Data_Sheet_1_In Search of a Field-Based Relationship Between Benthic Macrofauna and Biogeochemistry in a Modern Brackish Coastal Sea.docx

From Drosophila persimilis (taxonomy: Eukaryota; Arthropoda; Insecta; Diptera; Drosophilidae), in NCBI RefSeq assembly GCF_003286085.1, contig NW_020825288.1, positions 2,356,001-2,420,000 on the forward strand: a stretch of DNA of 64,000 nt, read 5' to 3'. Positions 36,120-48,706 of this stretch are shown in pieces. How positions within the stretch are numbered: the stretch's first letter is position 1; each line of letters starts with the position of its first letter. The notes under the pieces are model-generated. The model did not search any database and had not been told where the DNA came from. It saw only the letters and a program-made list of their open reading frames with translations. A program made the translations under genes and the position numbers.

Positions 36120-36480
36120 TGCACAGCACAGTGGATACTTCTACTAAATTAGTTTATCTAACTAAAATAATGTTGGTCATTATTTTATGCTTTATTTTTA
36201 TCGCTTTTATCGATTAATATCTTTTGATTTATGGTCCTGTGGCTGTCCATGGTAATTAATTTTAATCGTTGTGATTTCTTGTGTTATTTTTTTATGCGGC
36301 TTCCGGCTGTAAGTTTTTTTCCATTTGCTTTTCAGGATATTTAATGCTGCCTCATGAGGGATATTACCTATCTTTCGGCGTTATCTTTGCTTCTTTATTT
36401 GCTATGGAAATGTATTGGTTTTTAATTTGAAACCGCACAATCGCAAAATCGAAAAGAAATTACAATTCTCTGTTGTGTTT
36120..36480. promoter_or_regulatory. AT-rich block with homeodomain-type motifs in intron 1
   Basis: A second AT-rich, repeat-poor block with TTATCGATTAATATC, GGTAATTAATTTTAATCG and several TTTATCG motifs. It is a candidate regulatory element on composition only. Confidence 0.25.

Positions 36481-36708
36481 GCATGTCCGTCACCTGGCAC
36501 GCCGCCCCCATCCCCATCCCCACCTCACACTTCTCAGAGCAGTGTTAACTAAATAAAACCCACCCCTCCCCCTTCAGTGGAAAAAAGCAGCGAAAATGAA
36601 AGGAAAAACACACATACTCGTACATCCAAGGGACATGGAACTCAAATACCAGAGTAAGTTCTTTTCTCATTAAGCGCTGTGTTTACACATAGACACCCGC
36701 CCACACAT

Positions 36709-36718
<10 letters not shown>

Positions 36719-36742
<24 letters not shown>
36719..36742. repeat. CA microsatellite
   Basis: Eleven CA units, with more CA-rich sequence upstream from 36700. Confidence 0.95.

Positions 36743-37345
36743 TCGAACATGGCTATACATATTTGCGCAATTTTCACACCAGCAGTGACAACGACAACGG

During several cruises in the southern Baltic Sea conducted in different seasons from 2014 to 2016, sediment cores were collected for the investigation of pore-water biogeochemistry and associated nutrient fluxes across the sediment-water interface. Six stations were positioned along a salinity gradient (ranging from 22 to 8) and covered various sedimentary habitats ranging from mud to sand. Integrated fluxes of nutrients in the supernatant water and sediment oxygen consumption were additionally derived from incubations of intact sediment cores. Subsequently, sediment from the pore-water and incubation cores was sieved for taxonomic identification and estimation of benthic macrofauna density. This combined dataset was used to determine the dominant factors influencing the vertical distribution of geochemical parameters in the pore-waters of the studied habitats and to find similarities and patterns explaining significant variations of solute fluxes across the sediment-water interface. A statistical relationship between the thickness of sulfide-free surface sediments, solute fluxes of sulfide, ammonium, and phosphate as well as oxygen consumption and taxonomic and functional characteristics of macrobenthic communities were tested. Our data and modeling results indicate that bioturbation and bioirrigation alter near-surface pore-water nutrient concentrations toward bottom water values. Besides sediment properties and microbial activity, the biogeochemical fluxes can further be explained by the functional structure of benthic macrofauna. Community bioturbation potential, species richness, and biomass of biodiffusers were the best proxies among the tested set of biotic and abiotic parameters and could explain 63% of multivariate total benthic flux variations. The effects of macrobenthos on ecosystem functioning differ between sediment types, specific locations and seasons. Both, species distribution and nutrient fluxes are temporally dynamic. Those natural patterns, as well as potential anthropogenic and natural disturbances (e.g., fishery, storm events), may cause impacts on field data in a way beyond our present capability of quantitative prediction, and require more detailed seasonal studies. The data presented here adds to our understanding of the complexity of natural ecosystem functioning under anthropogenic pressure.